I have a question for those of you in the sandwich generation–that demographic of adults who are trying to strike some measure of balance between your life as a mother, wife, sister, husband, career-person, etc., and as a caretaker of your aging parent(s).
Do you have an updated medication list for your parents? Do your parents even have one? If you answered yes and yes and figure you can stop reading now, just answer one more before you go: Do those lists match up?
If not, it’s time to take care of this—pronto. Not only is an accurate list of medications and dosages important to your mom or dad’s safety, both for current and new prescribers who need to check for possible drug interactions, but also in the event that one of your parents has an unexpected hospital or urgent care visit.
While this may sound daunting or time-consuming, just a few minutes out of your day can help keep your parents safe from potentially dangerous drug interactions. Additionally, coming prepared to medical appointments can lead to more productive time spent with their physicians, whose time is so limited in today’s healthcare system. And yes, there’s a little something in it for you, the adult child. From here on out, all that paperwork that needs filling out at each and every doctor appointment will be a breeze! This endeavor will not only help keep your parents safe but will add accruable minutes back into your days. (Well, it could…)
Here’s how to get the prescription list completed with as little stress as possible—for everyone. This activity may either be done in person or by phone.
- Tell your folks that you think it would be in their best interest to keep an updateable record of their medications. (If you are still blessed with both of your parents, their lists should be separate—one for each.) Remind them that doctors today have less time to spend with their patients, and bringing a printed list to appointments will help maximize those minutes.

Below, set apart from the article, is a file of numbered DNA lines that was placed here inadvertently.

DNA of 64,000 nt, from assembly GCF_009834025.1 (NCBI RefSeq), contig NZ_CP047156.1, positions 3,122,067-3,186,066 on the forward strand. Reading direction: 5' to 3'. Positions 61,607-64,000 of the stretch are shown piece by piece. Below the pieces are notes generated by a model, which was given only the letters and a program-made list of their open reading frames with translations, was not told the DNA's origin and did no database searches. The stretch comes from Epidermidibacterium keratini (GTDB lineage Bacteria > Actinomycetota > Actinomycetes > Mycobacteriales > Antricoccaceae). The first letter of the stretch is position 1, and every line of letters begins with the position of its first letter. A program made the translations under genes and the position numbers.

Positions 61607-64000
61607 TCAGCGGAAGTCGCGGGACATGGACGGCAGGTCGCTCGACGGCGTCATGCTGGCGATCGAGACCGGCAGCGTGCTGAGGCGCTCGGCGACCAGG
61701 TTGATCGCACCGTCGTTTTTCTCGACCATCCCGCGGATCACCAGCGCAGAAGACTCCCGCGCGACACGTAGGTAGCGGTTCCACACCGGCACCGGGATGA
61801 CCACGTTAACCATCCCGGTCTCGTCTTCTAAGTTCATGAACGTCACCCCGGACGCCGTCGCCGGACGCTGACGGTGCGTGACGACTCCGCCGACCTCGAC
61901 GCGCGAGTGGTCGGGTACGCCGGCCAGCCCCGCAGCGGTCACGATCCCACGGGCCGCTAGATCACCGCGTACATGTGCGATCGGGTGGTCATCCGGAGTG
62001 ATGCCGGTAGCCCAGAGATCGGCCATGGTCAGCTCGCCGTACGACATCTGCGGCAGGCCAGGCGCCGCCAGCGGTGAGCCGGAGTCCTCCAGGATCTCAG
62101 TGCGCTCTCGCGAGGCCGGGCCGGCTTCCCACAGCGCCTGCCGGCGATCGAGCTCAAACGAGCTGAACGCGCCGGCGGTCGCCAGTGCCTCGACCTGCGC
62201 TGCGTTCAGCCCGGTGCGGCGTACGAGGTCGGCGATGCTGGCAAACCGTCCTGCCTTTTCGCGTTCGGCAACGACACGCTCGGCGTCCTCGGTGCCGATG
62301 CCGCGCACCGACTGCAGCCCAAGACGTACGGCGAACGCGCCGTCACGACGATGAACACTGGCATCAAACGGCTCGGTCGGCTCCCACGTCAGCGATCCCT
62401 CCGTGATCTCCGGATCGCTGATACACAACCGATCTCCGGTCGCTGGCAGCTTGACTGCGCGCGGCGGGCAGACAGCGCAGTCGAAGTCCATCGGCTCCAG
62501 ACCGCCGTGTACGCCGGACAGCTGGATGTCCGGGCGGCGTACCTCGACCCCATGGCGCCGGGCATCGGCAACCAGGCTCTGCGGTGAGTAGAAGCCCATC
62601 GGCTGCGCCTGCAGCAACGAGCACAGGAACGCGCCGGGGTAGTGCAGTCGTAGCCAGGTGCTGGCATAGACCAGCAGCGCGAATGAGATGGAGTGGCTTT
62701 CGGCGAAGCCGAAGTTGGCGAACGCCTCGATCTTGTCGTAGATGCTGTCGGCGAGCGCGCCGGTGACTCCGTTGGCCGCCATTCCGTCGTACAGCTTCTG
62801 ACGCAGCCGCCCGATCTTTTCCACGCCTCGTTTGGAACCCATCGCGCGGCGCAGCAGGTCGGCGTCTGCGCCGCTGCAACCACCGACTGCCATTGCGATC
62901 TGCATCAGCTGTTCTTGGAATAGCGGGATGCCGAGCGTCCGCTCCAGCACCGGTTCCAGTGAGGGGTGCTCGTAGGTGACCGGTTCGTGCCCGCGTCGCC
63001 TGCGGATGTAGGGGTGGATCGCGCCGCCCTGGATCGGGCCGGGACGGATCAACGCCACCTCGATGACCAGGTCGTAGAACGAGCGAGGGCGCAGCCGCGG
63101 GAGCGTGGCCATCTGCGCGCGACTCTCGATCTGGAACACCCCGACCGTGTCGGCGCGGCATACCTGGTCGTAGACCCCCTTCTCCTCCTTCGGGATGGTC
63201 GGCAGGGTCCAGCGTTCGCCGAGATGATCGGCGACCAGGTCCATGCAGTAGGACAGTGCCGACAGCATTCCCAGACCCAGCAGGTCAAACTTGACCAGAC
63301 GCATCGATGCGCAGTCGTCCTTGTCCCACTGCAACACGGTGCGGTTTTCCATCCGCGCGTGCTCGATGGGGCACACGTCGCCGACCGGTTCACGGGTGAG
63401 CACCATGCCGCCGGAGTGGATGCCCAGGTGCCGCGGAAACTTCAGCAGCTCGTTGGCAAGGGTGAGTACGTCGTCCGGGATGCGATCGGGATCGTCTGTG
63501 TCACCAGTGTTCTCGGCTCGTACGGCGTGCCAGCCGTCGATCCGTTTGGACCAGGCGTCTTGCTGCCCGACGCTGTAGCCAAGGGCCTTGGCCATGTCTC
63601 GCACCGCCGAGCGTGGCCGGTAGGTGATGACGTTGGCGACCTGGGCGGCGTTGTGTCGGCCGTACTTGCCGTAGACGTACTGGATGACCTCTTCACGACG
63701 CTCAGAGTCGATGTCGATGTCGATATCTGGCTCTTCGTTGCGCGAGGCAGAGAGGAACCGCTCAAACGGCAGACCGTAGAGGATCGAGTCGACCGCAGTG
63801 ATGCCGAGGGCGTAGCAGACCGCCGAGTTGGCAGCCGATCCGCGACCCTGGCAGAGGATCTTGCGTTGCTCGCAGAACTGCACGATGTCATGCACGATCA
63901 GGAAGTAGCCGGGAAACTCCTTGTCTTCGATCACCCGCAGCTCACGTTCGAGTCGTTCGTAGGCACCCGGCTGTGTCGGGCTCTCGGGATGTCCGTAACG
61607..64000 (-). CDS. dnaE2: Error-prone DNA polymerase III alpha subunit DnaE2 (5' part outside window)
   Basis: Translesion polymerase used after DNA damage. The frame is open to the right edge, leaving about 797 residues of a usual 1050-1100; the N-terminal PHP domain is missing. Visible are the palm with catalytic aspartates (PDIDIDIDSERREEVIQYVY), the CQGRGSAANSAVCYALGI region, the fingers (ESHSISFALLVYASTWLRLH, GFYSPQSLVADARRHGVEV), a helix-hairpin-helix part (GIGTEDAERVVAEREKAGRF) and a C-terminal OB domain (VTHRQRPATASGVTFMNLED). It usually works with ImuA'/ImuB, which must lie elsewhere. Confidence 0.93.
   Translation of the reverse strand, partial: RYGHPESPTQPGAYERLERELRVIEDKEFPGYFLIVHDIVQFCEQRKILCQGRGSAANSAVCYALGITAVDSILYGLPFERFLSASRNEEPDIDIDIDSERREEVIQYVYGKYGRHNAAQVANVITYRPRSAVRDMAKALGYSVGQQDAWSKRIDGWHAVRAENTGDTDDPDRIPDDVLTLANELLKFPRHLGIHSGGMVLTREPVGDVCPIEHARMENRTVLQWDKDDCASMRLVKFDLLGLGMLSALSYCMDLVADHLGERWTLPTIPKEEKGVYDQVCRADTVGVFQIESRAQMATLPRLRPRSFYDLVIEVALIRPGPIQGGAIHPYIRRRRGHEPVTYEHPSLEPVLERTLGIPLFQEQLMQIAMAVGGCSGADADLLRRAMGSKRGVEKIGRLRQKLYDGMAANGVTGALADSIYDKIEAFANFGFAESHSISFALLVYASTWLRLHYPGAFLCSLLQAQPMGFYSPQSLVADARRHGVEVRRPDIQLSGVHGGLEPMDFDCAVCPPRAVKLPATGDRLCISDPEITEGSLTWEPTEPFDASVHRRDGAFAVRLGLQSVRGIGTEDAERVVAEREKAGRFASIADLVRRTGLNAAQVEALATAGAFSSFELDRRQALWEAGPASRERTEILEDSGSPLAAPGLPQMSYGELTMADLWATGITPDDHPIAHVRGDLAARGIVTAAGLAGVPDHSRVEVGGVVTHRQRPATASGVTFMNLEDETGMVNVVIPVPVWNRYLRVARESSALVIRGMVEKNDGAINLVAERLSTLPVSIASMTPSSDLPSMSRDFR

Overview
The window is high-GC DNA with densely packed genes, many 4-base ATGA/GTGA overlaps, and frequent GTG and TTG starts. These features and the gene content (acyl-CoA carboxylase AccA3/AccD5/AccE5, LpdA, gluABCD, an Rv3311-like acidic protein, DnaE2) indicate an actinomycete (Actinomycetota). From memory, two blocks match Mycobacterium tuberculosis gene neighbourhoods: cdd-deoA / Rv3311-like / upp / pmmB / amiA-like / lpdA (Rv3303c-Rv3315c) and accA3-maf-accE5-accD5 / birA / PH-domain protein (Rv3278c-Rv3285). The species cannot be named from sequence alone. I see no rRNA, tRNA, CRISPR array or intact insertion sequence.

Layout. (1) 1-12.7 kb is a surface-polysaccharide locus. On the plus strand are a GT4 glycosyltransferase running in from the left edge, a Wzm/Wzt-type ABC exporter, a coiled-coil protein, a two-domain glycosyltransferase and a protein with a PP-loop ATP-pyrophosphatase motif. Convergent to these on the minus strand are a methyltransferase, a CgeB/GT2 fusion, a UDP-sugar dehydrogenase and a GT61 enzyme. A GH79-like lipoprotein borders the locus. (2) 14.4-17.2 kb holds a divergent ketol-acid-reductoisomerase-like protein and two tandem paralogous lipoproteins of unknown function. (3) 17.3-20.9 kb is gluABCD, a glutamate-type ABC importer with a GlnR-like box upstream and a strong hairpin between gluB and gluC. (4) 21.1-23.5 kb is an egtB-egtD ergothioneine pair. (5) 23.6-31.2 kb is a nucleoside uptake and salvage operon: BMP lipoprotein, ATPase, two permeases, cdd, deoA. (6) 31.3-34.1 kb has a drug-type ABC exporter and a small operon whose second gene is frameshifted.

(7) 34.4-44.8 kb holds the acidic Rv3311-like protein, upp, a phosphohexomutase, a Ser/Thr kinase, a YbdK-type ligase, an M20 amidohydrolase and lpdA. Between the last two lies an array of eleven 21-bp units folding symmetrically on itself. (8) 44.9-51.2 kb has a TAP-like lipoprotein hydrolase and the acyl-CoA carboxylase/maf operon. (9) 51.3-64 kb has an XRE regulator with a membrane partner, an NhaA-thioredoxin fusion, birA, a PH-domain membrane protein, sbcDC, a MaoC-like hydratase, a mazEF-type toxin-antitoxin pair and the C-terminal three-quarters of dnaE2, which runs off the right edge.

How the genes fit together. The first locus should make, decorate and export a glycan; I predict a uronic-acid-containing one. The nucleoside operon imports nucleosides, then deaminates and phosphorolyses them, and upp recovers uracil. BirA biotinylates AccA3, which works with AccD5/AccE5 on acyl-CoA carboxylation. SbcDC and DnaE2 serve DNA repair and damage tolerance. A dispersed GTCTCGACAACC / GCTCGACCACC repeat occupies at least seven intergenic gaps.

- Ask Mom or Dad to gather ALL medication bottles—including over-the-counter supplements, vitamins and pain relievers. Arrange the bottles neatly (or have you parent do so), to ensure all get recorded, one by one.
- This list should include the exact names of all medications and over-the-counter items, who prescribed each medication, the dosage taken (as written on the label), as well as how many times per day or week the medication is taken. Have Mom or Dad read each label to you for better accuracy; verify spelling. Type up the list and have it proofread by one or both of your parents. If lists and spreadsheets are not your thing, use this form from AARP.
- Once your list or form has been satisfactorily completed, send a final copy to your parents via email. Tell them to print out and carry the completed form(s) on their person at all times—“just in case.” Additionally, assuming mom and dad are computer savvy, tell them to save a copy on their computer for future updating.
- Equally important, keep this list yourself, someplace where it is easily accessible no matter where you may be. Whatever cloud backup you normally use will be perfect. This way, no matter where you are, if one of your folks has a medical crisis you will be able to send this all-important medication list to anyone who needs it.
We all hate to think about the possibility of losing a parent. In fact, many of us simply don’t think about it at all; it’s just too painful. In a medical emergency, however, seconds count. Being prepared at a moment’s notice may be that very thing that helps your mom or dad have a fighting chance.
As always, I welcome any opportunity to help you and your family via peaceful communication.
All the best,
Rabbi Scott Saulson, Ph.D.